With sales up 43 percent year-over-year in the first quarter of 2010, according to Gartner — the highest rate of growth in nearly eight years — the mobile PC market is flexing its muscle. And it’s no coincidence that of the top five vendors in terms of market share, the two showing the most growth — Acer and ASUS — were among the first to embrace the netbook market.
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Netbook sales grew 71 percent from the prior year quarter after cresting 36.3 million units in 2009 — a figure expected to top 58 million in 2010, estimates ABI Research. So why isn’t the strong netbook market doing more to help sales growth of HP (s hpq), Dell (s dell) and Toshiba? Answers vary based on the company in question. I uncovered one of them yesterday, while attending the Netbook Summit.
Eric Tilton, manager of networks and engineering for the Fresno Unified School District, told me his organization helped refine early HP netbook designs to optimize them for the education market. He suggests that HP netbooks are poised to do well in this market — over the next four to five years. Schools commonly run though long budgetary cycles, so HP can’t reap rewards in this market any faster. Consumers don’t face such cyclical fiscal constraints, yet HP netbooks can be pricey for the general public — last time I checked, a fully decked-out HP netbook could run you $700, near the current average selling price ($732) of a full notebook.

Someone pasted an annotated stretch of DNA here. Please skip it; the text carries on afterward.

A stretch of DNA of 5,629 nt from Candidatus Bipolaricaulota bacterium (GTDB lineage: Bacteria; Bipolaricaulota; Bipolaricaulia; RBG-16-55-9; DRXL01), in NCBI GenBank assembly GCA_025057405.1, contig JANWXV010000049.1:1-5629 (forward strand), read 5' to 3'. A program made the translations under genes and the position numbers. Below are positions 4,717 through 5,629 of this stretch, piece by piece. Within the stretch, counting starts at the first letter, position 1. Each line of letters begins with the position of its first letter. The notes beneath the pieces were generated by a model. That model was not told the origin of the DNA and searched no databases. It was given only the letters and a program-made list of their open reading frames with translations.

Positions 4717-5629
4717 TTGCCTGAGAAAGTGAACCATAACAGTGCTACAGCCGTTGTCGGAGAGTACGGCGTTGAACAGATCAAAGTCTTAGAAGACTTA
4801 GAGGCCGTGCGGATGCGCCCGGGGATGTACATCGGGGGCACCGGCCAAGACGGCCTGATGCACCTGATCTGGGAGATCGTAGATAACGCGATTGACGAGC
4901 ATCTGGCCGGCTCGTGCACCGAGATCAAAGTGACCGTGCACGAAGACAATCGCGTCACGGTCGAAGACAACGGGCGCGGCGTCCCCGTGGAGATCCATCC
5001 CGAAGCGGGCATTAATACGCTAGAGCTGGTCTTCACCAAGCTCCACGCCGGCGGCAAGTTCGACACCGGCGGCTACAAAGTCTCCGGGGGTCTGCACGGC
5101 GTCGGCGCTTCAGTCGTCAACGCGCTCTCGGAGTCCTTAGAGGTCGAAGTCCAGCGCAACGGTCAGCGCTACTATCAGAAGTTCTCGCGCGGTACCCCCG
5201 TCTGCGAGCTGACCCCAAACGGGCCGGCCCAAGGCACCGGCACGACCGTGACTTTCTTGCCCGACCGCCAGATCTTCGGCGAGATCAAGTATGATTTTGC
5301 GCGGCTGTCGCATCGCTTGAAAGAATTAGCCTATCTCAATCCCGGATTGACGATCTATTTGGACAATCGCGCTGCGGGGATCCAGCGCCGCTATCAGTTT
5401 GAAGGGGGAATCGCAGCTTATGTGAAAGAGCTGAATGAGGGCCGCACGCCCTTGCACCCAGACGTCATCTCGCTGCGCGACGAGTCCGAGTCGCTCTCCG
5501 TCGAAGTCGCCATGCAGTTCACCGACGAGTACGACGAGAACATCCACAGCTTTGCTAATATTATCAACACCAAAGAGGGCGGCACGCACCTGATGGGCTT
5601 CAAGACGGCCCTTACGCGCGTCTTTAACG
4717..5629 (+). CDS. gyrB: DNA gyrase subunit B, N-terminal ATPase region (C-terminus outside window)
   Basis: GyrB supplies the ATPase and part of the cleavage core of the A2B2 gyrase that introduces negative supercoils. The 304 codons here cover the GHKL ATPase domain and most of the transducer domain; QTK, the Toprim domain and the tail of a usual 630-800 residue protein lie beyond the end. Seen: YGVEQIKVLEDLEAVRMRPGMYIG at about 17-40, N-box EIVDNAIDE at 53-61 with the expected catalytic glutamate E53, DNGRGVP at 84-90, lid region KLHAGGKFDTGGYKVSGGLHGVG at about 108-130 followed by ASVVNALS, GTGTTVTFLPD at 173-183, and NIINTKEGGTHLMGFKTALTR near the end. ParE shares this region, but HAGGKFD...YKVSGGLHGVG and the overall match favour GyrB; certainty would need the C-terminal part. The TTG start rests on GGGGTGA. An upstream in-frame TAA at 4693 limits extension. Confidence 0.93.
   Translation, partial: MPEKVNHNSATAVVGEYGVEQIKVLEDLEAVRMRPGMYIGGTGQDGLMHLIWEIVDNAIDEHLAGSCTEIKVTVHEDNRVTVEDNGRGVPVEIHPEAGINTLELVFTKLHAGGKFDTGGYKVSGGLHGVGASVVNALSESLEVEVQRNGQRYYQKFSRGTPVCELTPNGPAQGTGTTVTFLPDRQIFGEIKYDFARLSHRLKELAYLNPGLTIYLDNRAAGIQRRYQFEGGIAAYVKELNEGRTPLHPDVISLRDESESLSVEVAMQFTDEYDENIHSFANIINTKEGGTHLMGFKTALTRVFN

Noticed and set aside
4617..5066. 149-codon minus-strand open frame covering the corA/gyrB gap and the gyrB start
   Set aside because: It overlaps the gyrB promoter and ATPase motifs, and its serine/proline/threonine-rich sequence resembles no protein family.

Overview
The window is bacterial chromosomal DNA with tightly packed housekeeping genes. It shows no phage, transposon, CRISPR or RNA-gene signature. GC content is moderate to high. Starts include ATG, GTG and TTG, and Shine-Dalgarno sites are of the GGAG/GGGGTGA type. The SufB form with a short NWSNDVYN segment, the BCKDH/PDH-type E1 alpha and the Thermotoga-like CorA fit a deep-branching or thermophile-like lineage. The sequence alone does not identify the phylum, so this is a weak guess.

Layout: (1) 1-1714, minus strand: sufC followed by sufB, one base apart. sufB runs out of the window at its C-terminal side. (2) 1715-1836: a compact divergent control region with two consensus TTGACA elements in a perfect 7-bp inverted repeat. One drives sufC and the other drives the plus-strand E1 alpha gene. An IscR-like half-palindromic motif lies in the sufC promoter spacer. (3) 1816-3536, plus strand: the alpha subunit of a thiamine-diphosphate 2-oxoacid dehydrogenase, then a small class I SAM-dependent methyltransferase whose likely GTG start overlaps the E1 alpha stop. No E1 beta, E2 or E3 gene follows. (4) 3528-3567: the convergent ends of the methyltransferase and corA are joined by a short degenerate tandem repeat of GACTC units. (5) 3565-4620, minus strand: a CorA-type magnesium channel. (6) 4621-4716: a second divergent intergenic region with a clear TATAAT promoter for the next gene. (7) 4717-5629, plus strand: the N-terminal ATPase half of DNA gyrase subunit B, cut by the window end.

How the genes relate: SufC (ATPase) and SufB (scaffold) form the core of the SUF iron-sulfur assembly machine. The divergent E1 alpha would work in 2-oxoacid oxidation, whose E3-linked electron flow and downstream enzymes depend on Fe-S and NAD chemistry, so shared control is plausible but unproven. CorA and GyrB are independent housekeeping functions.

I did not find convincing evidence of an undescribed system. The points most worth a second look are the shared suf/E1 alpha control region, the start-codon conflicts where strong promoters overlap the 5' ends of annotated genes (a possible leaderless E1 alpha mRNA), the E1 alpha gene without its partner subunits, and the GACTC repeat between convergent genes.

Toshiba, meanwhile, only offers two netbook models to choose from — one of which, I should note, I bought last year and absolutely love it — the netbook has a trackpad larger than that of some notebooks I’ve used. But as computers become smaller, they also become more personal, a thesis presented in our GigaOM Pro report, “The Future of Netbooks” (subscription required). And with only two netbook models, Toshiba can’t compete on personal choice with Acer and ASUS, each of which offer scores of different models.
On the other hand, Dell netbooks do provide many customization options. The base netbooks typically start at under $300, which sounds like a good deal initially, but these often run on the Intel (s intc) Atom Z-series processors, which are really intended for lower performing devices. To Dell’s credit, changing the specifications is an easy, though time-consuming, experience. Often, it results in a machine comparable in price or performance to a specific ASUS or Acer model that could be had without the configuration hoops.
While all the mobile computer vendors are enjoying growth, there’s something to be said when you’re first to a new market. Assuming you implement your product plan well, you’re likely in the best position to reap the largest rewards.